The Kings may represent the last lease-free team that will be for sale in the next few years, which would drive up the price. While the binding purchase and sale agreement between Hansen and the Maloofs means they can only sell to him, it does not necessarily follow that the NBA owners will vote to allow a relocation if Johnson raises the capital to propose a counteroffer for purchase, as well as a concrete plan to build a downtown arena.
Hansen has no intention of operating the team in Sacramento, or at least only until he flips it. It seems likely that Hansen would have anticipated an effort to save the Kings for Sacramento. But he paid a premium for the binding PSA, so, presuming he passes NBA vetting for ownership, he would control the asset.
But the permutations of this transactions are numerous, and Hansen has unfinished business for his SoDo arena — two lawsuits as well as an environmental impact study on the location. By the time the owners vote on a proposed relocation in mid-April, they may have three choices — Sacramento, Seattle and San Jose — for one team.
The Bee also reported Thursday that Cook claims the minority owners are being denied their legal right to match the Hansen offer to buy 65 percent of the Kings. The other 35 percent is held by four different entities, including Cook's seven percent share that is in bankruptcy.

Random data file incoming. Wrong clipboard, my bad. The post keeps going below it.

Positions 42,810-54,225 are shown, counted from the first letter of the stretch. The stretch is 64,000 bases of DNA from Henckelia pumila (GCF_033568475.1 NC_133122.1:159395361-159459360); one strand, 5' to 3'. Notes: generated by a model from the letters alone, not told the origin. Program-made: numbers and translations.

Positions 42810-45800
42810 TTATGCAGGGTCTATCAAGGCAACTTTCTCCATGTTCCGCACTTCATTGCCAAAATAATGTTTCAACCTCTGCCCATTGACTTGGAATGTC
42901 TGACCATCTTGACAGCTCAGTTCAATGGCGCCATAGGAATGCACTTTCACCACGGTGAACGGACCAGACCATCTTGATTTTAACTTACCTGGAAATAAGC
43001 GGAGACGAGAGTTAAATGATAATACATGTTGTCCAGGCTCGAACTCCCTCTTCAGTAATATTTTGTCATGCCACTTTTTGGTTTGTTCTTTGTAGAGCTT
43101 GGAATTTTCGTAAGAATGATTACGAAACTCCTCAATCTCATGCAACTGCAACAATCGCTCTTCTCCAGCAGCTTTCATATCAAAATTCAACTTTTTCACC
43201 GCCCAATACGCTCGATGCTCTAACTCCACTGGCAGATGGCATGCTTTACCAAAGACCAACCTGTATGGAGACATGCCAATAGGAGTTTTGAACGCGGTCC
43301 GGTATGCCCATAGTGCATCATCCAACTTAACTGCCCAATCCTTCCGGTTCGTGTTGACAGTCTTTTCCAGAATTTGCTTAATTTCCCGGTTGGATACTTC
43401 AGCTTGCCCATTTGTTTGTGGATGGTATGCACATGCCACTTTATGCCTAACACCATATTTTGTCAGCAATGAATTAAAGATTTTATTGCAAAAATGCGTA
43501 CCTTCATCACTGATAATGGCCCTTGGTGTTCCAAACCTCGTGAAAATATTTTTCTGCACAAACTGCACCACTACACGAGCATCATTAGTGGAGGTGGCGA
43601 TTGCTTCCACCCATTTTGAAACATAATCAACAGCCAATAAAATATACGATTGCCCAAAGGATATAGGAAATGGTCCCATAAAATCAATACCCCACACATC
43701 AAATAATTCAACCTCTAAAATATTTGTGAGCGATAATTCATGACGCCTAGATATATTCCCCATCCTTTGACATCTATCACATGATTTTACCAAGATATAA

The Bee reported that the assertion by bankruptcy trustee David Flemmer could present a major legal challenge to the Maloof family as it attempts to complete its just-announced sale of the team to a group that intends to move it to Seattle.
Flemmer said Cook and other minority owners have “first right of refusal” to buy the club. He said that right is guaranteed in the partnership agreements governing ownership of the team.
Flemmer plans to assert the limited partners’ rights at a hearing Thursday in U.S. Bankruptcy Court in Sacramento.
“Bankruptcy is a tool; this tool can be effective,” Flemmer told the Bee. “We are very, very, very concerned that there’s a deal being cut that’s going to (ignore) that right.”
The Bee reported that a source close to the Maloofs said recently that the family doesn’t believe the limited partners have a right of first refusal. And Hansen's group would seem unlikely to sign a PSA for a franchise where smaller owners have such rights.